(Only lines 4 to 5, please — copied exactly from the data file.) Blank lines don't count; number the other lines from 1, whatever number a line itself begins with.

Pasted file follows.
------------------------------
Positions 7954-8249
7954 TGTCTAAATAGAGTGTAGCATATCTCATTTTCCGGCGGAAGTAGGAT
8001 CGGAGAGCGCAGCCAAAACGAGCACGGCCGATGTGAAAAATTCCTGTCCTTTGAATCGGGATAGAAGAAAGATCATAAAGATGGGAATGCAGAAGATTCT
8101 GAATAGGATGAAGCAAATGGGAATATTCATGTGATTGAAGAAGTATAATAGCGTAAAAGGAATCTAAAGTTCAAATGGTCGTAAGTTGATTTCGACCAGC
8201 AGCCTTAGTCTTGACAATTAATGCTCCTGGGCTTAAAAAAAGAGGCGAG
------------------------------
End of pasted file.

8101 GAATAGGATGAAGCAAATGGGAATATTCATGTGATTGAAGAAGTATAATAGCGTAAAAGGAATCTAAAGTTCAAATGGTCGTAAGTTGATTTCGACCAGC
8201 AGCCTTAGTCTTGACAATTAATGCTCCTGGGCTTAAAAAAAGAGGCGAG